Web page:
The Master


After the critical and commercial success of There Will Be Blood director Paul Thomas Anderson returns after a five year hiatus with the eagerly anticipated The Master. In the interim Anderson has found himself the subject of great acclaim hailing him as the great American director and the one everyone else has to observe and follow. Whilst this may be true and he does an outstanding job on this film, which never slips below being visually captivating and stunning, much of the narrative flow seems to have taken a back seat in order for Anderson to create a work which is easy to admire but a little harder to love or even, at times , understand. In essence although he manages to coax great performances out of his two leading stars- Philip Seymour Hoffman and Joaquin Phoenix- and capture some amazing scenes the sum of parts is greater than the whole and may leave audiences feeling perplexed.

The tale revolves around a cult referred only to as ‘The Cause’- apparently not Scientology- who set out to convert, indoctrinate and recruit lost souls. Stumbling on the former naval veteran and now sexually obsessed, heavy drinking, low end criminal stowaway Freddy Quell- Phoenix- on his yacht, cult leader Lancaster Dodd-Hoffman-recognises the very character he feels the need to ‘save’ and recruits him into ‘The Cause’ putting him through his paces whilst attempting to weaken his resolve.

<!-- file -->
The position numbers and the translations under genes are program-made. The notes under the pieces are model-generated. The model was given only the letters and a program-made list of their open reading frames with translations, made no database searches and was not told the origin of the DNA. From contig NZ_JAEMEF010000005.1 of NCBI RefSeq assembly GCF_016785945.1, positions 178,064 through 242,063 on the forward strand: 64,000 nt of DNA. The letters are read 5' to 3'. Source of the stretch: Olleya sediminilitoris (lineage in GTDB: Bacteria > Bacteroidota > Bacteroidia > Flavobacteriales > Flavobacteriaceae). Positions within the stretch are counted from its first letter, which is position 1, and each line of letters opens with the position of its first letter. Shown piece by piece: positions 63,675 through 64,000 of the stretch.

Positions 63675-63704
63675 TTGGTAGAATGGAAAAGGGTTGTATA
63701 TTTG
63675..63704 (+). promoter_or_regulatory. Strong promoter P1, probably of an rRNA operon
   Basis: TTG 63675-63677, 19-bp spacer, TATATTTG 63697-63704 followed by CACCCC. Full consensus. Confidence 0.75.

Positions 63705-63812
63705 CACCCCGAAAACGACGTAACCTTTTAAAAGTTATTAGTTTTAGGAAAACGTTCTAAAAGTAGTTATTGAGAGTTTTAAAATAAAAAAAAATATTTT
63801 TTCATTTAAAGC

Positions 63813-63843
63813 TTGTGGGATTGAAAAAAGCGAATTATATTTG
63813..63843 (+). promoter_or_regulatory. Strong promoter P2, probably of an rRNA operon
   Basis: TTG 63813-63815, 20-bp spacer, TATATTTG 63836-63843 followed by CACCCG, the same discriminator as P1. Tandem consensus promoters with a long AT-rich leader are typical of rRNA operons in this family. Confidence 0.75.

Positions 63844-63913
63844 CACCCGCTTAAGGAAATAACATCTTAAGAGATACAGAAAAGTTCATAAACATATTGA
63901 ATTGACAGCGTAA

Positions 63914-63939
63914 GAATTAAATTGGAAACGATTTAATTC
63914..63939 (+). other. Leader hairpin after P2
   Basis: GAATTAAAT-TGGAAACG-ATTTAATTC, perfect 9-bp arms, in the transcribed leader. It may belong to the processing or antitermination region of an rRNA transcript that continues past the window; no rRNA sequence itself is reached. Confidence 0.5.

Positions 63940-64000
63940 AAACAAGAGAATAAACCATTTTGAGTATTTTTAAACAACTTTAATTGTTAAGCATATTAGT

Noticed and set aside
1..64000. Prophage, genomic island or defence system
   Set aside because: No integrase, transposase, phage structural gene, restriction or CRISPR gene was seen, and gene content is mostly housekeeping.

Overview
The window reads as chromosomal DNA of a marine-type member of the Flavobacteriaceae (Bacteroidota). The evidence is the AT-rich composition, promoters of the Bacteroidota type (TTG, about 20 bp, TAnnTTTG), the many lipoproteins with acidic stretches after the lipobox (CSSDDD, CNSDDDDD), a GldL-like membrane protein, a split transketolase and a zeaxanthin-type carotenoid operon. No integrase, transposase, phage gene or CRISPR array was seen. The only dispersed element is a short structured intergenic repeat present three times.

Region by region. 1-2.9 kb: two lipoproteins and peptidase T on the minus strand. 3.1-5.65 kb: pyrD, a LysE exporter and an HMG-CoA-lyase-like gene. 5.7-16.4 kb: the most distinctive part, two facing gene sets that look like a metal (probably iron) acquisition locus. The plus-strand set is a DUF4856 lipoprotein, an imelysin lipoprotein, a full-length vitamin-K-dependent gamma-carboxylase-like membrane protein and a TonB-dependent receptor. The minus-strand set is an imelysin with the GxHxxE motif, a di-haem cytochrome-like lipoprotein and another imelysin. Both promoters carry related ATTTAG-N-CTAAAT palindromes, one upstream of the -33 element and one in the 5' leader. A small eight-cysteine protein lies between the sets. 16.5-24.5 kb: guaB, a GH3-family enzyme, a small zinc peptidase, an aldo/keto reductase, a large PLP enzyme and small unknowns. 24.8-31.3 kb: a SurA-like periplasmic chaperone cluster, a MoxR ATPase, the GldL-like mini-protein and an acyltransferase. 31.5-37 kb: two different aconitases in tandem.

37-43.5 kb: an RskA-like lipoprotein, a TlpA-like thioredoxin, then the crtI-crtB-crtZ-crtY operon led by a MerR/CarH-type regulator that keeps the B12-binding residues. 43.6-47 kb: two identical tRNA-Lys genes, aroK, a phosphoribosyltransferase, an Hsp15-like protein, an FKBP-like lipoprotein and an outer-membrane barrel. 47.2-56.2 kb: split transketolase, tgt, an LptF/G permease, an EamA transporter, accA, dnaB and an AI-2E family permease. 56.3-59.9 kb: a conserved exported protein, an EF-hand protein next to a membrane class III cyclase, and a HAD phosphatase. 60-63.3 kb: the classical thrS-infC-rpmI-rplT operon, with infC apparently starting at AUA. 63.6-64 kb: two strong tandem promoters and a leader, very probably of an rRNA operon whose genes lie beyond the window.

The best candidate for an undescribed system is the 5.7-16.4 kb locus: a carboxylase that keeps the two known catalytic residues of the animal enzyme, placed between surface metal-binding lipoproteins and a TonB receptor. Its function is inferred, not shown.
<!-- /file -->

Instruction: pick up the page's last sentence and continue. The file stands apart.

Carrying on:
Immediately there is resistance to this random newcomer, who is obviously also a loose cannon particularly from Dodd’s wife and son, both who recognise his involvement could lead to trouble. What follows are various scenes of confrontation and one  memorable moment in the desert when Dodd encourages Quell to ride a motorcycle towards an object in the distance and Quell simply keeps on riding out of sight and Dodd’s  clutches. This is not the end of Quell’s involvement with the cult however as Dodd comes to him in a vision and encourages him to follow him to England and he duly follows these instructions and this is where the movie ends.

The Master is certainly a powerful film and is bound to be in the running for several Oscar nominations- Phoenix and Hoffman in their many confrontational moments feel as if they are slugging it out for the heavy weight ‘Best Actor’ prize already- and it is a quite astounding film. Somehow it never actually manages to draw the audience in and there is a feeling that technical skill- the cinematography and lighting are amazing throughout-l has eradicated much of the emotional content of the narrative. It is bit of a hard slog-verging on drudgery at times- but, in this, it is also refreshing to have a film which doesn’t tie everything up quite as neatly as we are used to in Hollywood films of this stature.

All in all its grandness is The Master’s major flaw but at the same time it is its main saving grace. For this dichotomy alone- as well as the Oscar worthy performances and cinematography- it is still worth seeing. Just don’t expect to say you enjoyed it.

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